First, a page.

5. Terry - just returned from a morning in Adoration and reflecting on Martha & me ... your posting is timely and coincides with some thoughts I was having befor our Lord.

  6. I like C S Lewis' answer, given in the 1993 film version of Shadowland

    'Isn't God supposed to be good?
    Isn't He supposed to love us?
    Does God want us to suffer?What if the answer to that question is yes?
    See, I'm not sure that God particularly wants us to be happy.
    I think He wants us to be able to love and be loved.
    He wants us to grow up.
    I suggest to you that it is because God loves us...
    that He makes us the gift of suffering.
    To put it another way, pain is God's megaphone...
    to rouse a deaf world.
    You see, we are like blocks of stone...
    out of which the sculptor carves the forms of men
    The blows of His chisel, which hurt us so much...
    are what make us perfect.'

  7. +JMJ+

    For what it's worth, Terry . . .

    This post of yours came up in a recent chat with a good friend from Ireland who had just asked about a certain Filipino lay preacher who identifies as Catholic but is marketing his own brand of the gospel of prosperity. I brought out the big guns and let this lay preacher (and his adoring groupies) have it, but then admitted to my friend, "You should know that I'm extremely biased against this guy. I've just seen one too many giant billboards with his smug, smiling mug."

    My friend teased, "I was just thinking of putting a billboard with your face in front of my parish church to see what happens."

    And I said, "Put both mine and Terry Nelson's up there, and you're guaranteed to scare away even the faithful regulars." (What do you say Terry? Photo op!!! I want it to look like a Calvin Klein spread, but since you're the artist, I'll cede creative control.)

    But think about it: for over two thousand years, the Catholic Church's "billboard" has featured a bloody, naked, suffering Man nailed to a cross--either dead or just about to die. But He said that when He would be lifted up, He would draw all men to Himself anyway, and He is still doing that. And I daresay that in a way that you might never know in this life, Terry, He is also using you to do it. Maybe not for your sister--though I will pray with you for that intention--but for someone else.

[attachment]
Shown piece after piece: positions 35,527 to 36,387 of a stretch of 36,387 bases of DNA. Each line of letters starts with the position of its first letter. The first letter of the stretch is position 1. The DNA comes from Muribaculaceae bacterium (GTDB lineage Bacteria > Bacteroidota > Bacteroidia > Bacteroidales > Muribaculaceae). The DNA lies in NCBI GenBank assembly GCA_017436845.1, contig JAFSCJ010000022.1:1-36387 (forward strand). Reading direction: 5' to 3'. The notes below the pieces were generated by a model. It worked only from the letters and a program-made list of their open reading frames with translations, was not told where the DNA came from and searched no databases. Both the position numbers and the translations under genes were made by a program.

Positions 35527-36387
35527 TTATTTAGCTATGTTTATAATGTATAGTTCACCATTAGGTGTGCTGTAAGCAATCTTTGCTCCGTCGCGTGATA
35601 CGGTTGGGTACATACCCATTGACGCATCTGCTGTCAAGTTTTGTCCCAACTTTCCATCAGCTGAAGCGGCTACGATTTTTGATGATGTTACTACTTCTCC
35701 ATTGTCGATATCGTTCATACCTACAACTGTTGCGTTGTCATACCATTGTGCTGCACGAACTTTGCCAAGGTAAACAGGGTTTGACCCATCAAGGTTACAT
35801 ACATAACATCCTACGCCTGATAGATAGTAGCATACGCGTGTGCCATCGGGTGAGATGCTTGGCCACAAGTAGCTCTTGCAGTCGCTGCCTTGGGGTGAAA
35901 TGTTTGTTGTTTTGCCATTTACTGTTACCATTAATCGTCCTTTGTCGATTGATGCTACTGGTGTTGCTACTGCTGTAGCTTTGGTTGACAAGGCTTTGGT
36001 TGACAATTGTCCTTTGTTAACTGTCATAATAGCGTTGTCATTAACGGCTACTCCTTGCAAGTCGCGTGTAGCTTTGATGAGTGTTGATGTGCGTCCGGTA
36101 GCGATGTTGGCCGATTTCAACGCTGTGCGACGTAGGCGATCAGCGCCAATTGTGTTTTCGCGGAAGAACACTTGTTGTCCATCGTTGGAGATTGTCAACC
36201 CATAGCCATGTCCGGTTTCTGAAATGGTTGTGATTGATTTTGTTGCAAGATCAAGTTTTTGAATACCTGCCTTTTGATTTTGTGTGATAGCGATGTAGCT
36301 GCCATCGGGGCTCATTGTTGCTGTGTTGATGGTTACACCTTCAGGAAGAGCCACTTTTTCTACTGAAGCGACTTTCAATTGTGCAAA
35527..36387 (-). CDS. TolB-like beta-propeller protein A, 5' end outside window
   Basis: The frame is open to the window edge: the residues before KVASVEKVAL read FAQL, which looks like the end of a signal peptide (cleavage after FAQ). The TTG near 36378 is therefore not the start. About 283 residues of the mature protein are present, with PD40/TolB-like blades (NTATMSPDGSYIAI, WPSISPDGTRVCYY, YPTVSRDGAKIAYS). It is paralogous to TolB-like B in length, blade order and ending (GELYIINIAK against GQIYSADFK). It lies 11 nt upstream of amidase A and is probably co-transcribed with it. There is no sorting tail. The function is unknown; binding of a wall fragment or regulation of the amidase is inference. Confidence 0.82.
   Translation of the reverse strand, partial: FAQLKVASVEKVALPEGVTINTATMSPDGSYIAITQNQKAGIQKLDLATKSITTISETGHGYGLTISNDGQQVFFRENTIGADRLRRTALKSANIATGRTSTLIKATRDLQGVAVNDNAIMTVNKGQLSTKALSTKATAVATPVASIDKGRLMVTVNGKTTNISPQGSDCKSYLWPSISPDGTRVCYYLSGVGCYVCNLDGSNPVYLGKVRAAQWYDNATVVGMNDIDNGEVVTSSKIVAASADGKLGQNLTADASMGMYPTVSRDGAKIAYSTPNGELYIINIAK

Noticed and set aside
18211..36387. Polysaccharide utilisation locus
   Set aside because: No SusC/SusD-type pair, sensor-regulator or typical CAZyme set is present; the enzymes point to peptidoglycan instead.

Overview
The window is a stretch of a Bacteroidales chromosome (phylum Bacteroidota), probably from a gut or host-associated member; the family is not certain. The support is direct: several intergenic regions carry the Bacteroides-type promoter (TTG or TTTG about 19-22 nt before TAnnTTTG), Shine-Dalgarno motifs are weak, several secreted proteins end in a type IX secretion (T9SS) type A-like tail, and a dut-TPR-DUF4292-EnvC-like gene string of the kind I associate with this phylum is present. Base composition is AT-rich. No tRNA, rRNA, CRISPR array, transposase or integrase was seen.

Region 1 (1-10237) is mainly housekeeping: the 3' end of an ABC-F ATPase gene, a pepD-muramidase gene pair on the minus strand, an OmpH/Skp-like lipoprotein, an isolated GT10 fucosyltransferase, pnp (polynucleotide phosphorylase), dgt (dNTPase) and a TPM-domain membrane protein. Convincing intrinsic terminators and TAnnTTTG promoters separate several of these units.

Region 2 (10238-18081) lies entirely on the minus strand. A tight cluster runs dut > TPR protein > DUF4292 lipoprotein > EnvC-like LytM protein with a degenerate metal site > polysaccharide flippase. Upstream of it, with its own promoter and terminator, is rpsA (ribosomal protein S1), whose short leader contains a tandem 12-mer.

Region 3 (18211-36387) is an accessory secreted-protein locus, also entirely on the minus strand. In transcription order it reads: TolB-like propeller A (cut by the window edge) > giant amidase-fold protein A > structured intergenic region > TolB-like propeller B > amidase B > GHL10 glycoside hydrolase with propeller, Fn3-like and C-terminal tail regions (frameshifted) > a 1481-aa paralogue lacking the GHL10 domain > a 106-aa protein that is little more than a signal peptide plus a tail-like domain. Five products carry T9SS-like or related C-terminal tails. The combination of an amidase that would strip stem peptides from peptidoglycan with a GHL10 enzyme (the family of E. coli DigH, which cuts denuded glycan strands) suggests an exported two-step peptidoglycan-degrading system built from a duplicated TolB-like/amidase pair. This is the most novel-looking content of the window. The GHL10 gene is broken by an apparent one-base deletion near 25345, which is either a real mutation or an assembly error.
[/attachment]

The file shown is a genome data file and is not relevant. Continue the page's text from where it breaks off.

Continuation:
(Captcha: ecess . . . because my comments are always overlong! =P)

  8. Anonymous12:48 PM

    Seminarian X, you might like Josef Pieper's "Happiness and Contemplation." It answers many of your questions using Catholic philosophy.

  9. I just LOVE it when other people's definitions of "happiness" is expected to be my own....they think that I must be miserable because I don't ghave a husband and a housefull of kids, that I don't have a big fancy house, wear the most fashionable clothes or get my nails done ( even though I can afford it all).

    the material things of this world do not buy me happiness, nor does the handsome hunk on my arm (although it would be nice for a little while.. :)

    My TRUE happiness is the indescrible fullness in my heart that comes with me knowing that I am doing the best I can to walk the path that God has given me. I was never so empty, so lonely, so unfilled, as when I strayed from that path.

    I have all that I need...the rest of life is frosting on the cake :)


    (now off to scoop litter box :) My exercise in humility :)

  10. doughboy10:43 AM

    to all commenters here: you each touched on a thread running through the *courage* conference going on now in mundelein. there's a deepening understanding going on this weekend here of the suffering with SSA; not in a martyr fashion, but just that God is allowing us to partake of the mystery if His redemptive suffering in this particular fashion, and there's a letting go and peacefulness about it in the struggle. amen.